Don’t get me wrong, the film is definitely an improvement on Bollywood’s previous attempts to represent South India. It’s visually stunning. Meenakshi always looks like she’s walking out of a jewellery ad, and the shots of fried food and filter coffee are beautiful. The scenes are framed exquisitely, and the actors look comfortable on screen.
It’s a well-researched film, just not well executed. The cultural references, from deliberately using the Tamil word for “chaddi” to the way certain meals are eaten, are relatable but feel inauthentic. The South Indian plot point only serves as an aesthetic tool: Madurai itself is hidden behind its two most famous symbols (the temple and the drink jigarthanda) and random shots of scenery.
Meenakshi and Sundareshwar’s families are clearly well off, and live in big mansions and wear beautiful clothes. They regularly do fancy pujas and always offer prayers to the temple, even if they’re just driving by. The fact that we know where they’re situated caste-wise but not class-wise betrays a superficial understanding of South Indian social dynamics. There was so much room for some commentary.
If we’re to believe that Rajinikanth is as important to the plot as the filmmakers believe, then the least they can do is pronounce Thalaivar correctly.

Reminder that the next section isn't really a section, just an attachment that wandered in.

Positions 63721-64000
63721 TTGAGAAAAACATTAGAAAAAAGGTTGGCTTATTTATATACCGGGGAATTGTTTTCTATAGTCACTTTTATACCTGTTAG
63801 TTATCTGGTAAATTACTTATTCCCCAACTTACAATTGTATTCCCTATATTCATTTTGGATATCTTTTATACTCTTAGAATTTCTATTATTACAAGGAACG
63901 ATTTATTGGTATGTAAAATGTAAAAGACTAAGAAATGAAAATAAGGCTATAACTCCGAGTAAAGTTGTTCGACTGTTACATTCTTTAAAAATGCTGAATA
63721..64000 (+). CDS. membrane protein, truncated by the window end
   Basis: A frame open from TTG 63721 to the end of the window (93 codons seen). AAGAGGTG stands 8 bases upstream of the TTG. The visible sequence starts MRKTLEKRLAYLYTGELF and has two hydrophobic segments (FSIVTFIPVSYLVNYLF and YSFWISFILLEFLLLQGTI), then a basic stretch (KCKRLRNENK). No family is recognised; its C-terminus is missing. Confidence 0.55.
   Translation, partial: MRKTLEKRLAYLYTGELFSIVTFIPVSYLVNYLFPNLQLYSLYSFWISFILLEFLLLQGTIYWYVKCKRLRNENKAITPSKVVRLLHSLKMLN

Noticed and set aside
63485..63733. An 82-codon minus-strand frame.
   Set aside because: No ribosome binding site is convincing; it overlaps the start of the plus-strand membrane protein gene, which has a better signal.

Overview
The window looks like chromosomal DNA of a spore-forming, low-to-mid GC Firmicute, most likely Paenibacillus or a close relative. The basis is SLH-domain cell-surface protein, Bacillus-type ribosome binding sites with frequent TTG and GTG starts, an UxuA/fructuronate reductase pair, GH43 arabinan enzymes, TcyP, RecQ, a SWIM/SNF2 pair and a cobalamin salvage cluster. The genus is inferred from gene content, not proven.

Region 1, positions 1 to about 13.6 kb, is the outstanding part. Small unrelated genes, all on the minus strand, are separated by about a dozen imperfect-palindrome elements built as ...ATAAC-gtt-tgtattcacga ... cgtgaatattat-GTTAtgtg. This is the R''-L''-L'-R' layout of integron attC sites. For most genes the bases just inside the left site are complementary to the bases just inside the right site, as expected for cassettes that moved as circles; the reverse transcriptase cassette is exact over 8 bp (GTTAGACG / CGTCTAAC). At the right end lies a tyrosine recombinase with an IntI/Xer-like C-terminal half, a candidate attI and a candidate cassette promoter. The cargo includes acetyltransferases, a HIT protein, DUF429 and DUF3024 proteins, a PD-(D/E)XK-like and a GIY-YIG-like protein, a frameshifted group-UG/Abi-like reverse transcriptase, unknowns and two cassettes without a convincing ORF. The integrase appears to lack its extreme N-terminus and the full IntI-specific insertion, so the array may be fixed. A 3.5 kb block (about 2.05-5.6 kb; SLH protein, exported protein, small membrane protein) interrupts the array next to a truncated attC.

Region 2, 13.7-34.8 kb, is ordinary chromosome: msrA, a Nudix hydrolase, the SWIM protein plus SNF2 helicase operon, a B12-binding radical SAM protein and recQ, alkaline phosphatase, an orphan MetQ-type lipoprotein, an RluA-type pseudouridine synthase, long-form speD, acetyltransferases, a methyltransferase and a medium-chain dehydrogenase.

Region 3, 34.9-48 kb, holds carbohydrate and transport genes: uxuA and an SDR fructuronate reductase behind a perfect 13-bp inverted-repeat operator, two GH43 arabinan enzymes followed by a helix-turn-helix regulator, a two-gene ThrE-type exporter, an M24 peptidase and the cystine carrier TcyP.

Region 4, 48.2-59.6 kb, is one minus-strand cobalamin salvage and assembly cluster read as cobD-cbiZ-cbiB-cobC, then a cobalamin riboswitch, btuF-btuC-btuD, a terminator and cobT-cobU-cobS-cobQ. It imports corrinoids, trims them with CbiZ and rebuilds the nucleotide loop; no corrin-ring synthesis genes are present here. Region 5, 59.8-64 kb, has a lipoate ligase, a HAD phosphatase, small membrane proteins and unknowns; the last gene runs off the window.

No real resolution
As the movie — and the protagonists’ marriage — drags on, you’re left wondering what the film is trying to say. Is it about long-distance relationships? Is it about urban-vs-rural life? Is it about the gendered expectation of managing family commitments with professional commitments?
There’s even a strange, deranged boss who hates marriage, has a daily word limit, and unironically welcomes Sundar and his colleagues to the rat race. Is the film trying to make a statement about capitalism?
Honestly, I don’t know.
My real question is: Who is this film for? Is it meant to signal a pan-Indian film, rising above cultures to be relatable for all? I can only assume that the dialogue, which jarringly switches between mispronounced Tamil and Hindi, is meant to flow. Instead, it clashes; a reminder of the language politics between the two.